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WASHINGTON — The U.S. House of Representatives censured one of its members for the first time in over a decade on Wednesday, rebuking a Republican over an anime video that depicted him killing progressive Democrat Alexandra Ocasio-Cortez and swinging two swords at President Joe Biden.
After the 223-207 largely party-line vote in the Democratic-controlled House, Rep. Paul Gosar was called to the stand in the well of the chamber to hear his censure, and stripped of two committee assignments. The move drew just two votes of support from Republicans, who largely decried the Democrats' action as partisan politics.
Gosar posted an anime video this month that showed him killing Ocasio-Cortez. It was the latest instance of escalating violent rhetoric in Congress, 10 months after thousands of supporters of then-President Donald Trump stormed the U.S. Capitol as lawmakers prepared to certify his election defeat.
"What is so hard about saying this is wrong?" Ocasio-Cortez asked in debate before the vote. "Will we live up to the promises that we make our children, that this is a place where we will defend one another regardless of belief, that our core human dignity matters?"
Gosar, a staunch Trump ally and hardline conservative, rejected accusations that the video was "dangerous or threatening."
"There is no threat in the cartoon other than the threat that immigration poses to our country," he said, adding he did not advocate violence toward anyone.
The 62-year-old Arizona Republican has described the Trump followers who assaulted the Capitol as "peaceful patriots," voted against certifying Biden's 2020 election victory in January and backed Trump's false claims of a stolen election.
Democrats say the action is necessary because House Republican leader Kevin McCarthy has refused to discipline Gosar. A censure is a symbolic reprimand that carries no fines or other penalties.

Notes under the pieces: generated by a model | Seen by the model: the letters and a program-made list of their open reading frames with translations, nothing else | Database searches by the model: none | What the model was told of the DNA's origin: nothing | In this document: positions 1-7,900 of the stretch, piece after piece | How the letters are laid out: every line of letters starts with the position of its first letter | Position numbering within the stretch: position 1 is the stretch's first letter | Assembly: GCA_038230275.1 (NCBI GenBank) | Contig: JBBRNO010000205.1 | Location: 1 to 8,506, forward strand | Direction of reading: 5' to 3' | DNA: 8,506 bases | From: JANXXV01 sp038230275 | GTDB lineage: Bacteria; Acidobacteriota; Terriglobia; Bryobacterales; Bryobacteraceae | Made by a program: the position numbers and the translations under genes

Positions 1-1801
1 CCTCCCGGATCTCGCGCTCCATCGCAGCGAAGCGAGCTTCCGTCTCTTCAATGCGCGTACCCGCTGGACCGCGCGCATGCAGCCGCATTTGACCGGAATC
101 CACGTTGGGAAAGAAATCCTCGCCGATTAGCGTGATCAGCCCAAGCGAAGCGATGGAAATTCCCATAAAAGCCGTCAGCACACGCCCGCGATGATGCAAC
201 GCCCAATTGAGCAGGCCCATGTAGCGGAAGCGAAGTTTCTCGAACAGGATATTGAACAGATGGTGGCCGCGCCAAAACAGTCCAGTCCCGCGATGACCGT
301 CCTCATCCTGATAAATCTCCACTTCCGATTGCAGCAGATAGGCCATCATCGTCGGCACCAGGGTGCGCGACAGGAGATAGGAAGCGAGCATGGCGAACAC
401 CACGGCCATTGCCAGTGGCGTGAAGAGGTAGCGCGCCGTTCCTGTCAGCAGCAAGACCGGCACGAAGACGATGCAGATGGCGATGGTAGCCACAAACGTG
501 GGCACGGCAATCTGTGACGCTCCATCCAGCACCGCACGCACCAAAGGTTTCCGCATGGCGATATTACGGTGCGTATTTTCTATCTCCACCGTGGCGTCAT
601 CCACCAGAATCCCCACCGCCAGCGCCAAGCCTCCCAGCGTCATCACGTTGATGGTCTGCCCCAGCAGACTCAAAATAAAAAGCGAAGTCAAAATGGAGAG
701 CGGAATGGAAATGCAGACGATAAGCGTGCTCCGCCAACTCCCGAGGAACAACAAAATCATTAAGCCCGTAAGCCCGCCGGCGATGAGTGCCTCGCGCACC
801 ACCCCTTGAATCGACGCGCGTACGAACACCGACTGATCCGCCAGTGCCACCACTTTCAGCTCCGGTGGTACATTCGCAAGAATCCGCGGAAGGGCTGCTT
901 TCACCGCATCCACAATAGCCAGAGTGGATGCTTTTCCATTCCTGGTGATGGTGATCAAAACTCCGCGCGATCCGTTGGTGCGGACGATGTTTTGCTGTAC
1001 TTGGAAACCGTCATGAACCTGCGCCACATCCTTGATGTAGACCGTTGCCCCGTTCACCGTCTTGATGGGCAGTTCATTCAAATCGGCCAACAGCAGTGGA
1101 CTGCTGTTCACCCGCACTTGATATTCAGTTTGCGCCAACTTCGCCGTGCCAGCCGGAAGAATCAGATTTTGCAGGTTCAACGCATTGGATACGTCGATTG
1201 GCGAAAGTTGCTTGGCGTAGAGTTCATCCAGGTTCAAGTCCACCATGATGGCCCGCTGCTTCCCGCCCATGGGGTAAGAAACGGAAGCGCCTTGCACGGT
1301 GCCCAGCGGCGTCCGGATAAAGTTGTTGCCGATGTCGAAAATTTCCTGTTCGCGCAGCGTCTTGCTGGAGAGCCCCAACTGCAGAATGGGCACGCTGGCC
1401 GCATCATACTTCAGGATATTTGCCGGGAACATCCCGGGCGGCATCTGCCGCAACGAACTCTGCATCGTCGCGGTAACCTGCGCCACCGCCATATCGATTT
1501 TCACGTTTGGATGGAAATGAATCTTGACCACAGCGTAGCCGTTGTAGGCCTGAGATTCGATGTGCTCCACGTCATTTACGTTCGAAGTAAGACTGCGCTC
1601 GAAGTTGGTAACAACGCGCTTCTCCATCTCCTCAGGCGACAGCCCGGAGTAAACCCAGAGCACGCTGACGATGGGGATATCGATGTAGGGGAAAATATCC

House Republican leaders recommended but did not require their members vote no on the motion.
The resolution drew support from two Republicans who oppose Trump: Reps. Liz Cheney and Adam Kinzinger, who both sit on a House panel investigating the Jan. 6 Capitol riot.
"It's really important for us to be very clear that violence has no place in our political discourse," Cheney told reporters after the vote. "I don't think this should be an issue about party, about partisan politics."
During debate on the motion, Democrats said no other workplace in the United States would permit one employee to post threatening videos of another.
McCarthy repeatedly described Democrats' actions as "rules for thee but not for me" in arguing against the motion on the House floor.
"The speaker is burning down the House on her way out the door," he said of Democrat Nancy Pelosi.
Threats of violence are becoming more frequent in U.S. political discourse.
Some of the 13 House Republicans who voted to pass Biden's $1 trillion infrastructure bill have reported receiving death threats over their votes, and dozens of state-level election workers have reported receiving threats from Trump supporters angered by his baseless allegations that his November 2020 defeat was the result of fraud.
House Democrats stripped firebrand Republican Rep. Marjorie Taylor Greene of her committee assignments this year for incendiary remarks that included support for violence against Democrats.
The last time a U.S. House member was censured was 2010, when the action was taken against then-Democratic Rep. Charles Rangel after he was found guilty of several ethics violations, including improper fundraising and inaccurate financial disclosure reports and federal tax returns.
Contributing: Susan Cornwell